This is the second of a trilogy by Burns which started with X'ed Out, and leaps between three different storylines: Doug's memories of his life in our world, in particular his enigmatic girlfriend Sarah (who has a fascination with Louise Bourgeois); the adventures of Doug's alter ego Nitnit in the alternative insectoid world of The Hive; and the romance comics which are common to both worlds. It seems almost as if Burns is interrogating the medium of comics from two different directions, Bourgeois' startling and disturbing images and the conventionally fluffy romance stories. There is also clearly a deep revelation to come in the third and final volume about what happened between Douglas and Sarah, and I find myself rather hoping that it is something sufficiently disturbing to justify the emotional energy of the story rather than some relatively generic story about growing up. ( )
1 vote nwhyte | Jan 27, 2013 |
This is the second volume of what I believe is intended to be a trilogy of short graphic novels. What I wrote about the first installment remains true of this one as well:

"A short graphic novel, the first installment of a trilogy. One cannot fully judge the merits of this volume when the other two come out. In many places, it is an elliptical, dreamlike tease. If the future volumes do more to tie all of this together, then this might be the beginning of a brilliant graphic novel. If not, then I would be somewhat disappointed."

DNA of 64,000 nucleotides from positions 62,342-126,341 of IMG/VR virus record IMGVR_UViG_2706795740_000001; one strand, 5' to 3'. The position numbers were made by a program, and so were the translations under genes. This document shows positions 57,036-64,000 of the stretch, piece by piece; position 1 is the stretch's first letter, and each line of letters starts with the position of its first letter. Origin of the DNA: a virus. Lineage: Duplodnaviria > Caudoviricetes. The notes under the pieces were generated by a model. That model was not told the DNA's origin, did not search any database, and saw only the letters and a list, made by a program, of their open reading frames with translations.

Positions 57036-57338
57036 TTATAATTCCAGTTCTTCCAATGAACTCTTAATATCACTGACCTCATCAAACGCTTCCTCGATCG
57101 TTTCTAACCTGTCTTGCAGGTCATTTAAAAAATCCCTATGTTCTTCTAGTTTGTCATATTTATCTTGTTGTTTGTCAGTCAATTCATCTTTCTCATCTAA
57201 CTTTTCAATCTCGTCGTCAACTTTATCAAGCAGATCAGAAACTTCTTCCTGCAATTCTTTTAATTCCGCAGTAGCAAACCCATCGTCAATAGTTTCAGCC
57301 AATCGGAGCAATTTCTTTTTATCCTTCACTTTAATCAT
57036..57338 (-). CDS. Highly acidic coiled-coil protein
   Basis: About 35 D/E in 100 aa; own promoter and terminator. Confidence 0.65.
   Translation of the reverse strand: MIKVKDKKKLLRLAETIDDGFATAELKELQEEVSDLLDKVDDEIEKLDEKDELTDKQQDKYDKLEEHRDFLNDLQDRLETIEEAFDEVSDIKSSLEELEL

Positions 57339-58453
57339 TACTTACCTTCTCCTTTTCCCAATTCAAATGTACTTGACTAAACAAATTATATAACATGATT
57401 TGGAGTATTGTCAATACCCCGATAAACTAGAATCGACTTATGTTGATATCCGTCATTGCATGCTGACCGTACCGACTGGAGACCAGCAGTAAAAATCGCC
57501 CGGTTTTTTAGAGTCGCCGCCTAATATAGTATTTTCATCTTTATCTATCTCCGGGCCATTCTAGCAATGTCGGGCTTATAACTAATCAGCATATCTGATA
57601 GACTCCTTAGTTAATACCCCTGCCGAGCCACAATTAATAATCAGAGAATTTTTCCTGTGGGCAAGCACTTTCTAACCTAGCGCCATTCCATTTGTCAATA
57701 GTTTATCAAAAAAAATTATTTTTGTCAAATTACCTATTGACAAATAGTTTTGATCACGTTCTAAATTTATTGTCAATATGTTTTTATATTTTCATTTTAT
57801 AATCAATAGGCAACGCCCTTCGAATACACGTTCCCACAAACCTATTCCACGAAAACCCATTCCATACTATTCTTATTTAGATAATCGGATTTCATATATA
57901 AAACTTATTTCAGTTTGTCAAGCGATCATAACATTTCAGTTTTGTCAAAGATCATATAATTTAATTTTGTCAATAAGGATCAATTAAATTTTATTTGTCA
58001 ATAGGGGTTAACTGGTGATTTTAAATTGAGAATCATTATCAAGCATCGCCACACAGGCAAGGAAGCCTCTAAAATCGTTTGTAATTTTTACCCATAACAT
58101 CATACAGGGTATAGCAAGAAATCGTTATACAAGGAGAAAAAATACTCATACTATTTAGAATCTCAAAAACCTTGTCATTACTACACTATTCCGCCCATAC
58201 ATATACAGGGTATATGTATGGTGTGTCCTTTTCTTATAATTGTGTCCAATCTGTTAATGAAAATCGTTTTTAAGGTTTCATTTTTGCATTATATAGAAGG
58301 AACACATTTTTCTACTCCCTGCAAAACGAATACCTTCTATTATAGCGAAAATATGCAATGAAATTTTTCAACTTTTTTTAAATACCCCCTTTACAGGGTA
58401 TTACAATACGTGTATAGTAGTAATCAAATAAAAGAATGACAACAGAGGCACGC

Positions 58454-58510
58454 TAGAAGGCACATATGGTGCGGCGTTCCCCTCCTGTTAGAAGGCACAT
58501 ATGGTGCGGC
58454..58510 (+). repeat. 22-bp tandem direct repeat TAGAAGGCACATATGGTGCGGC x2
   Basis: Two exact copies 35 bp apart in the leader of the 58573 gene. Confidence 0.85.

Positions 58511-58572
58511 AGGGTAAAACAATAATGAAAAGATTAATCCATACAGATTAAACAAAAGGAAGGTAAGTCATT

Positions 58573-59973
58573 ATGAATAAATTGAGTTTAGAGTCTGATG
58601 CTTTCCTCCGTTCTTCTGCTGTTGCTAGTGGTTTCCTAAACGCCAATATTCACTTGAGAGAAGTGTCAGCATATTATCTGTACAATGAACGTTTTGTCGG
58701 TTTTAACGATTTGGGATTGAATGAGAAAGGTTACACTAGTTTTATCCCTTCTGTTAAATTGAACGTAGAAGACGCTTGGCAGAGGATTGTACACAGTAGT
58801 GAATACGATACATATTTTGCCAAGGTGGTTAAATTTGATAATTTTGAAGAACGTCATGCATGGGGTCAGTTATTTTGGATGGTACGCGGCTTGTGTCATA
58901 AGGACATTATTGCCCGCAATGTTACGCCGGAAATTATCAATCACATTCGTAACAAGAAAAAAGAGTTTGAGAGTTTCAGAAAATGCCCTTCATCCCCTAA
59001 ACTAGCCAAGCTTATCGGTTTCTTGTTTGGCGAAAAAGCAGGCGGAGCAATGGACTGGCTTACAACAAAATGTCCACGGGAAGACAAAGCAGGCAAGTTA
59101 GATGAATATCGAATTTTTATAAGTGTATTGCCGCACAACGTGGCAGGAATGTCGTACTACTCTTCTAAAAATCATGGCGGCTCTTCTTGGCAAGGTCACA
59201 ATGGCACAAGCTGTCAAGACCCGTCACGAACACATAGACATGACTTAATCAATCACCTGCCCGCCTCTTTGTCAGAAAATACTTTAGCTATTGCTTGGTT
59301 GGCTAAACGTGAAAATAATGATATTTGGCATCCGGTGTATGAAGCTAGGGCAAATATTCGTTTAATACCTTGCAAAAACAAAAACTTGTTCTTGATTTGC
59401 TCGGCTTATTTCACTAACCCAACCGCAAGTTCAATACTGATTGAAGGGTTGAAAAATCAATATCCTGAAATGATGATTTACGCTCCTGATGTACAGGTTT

This novel brings somewhat more depth to the characters relationships, somewhat more perspective on the alien world he ends up in, and another cliffhanger ending--that is just enough to keep me waiting another two years, which was the length of time between installments 1 and 2 in this novel. ( )
  jasonlf | Oct 20, 2012 |
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Amazon.com Product Description (ISBN 0307907880, Hardcover)

From the creator of Black Hole ("The best graphic novel of the year." —Time; "Burns's masterwork." —The New York Times Book Review), the second part of a new epic masterpiece of graphic horror in brilliant, vivid color.

Much has happened since we last saw Doug, the Tintin-like hero from X'ed Out. Confessing his past to an unidentified woman, Doug struggles to recall the mysterious incident that left his life shattered, an incident that may have involved his disturbed and now-absent girlfriend, Sarah, and her menacing ex-boyfriend.  

Doug warily seeks answers in a nightmarish alternate world that is a distorted mirror of our own, where he is a lowly employee that carts supplies around the Hive. The second part of Charles Burns's riveting trilogy, this graphic narrative will delight and surpass the expectations of his fans.

(retrieved from Amazon Thu, 12 Mar 2015 18:14:11 -0400)

Confessing his past to an unidentified woman, Doug struggles to recall the mysterious incident that left his life shattered, an incident that may have involved his disturbed and now-absent girlfriend, Sarah, and her menacing ex-boyfriend.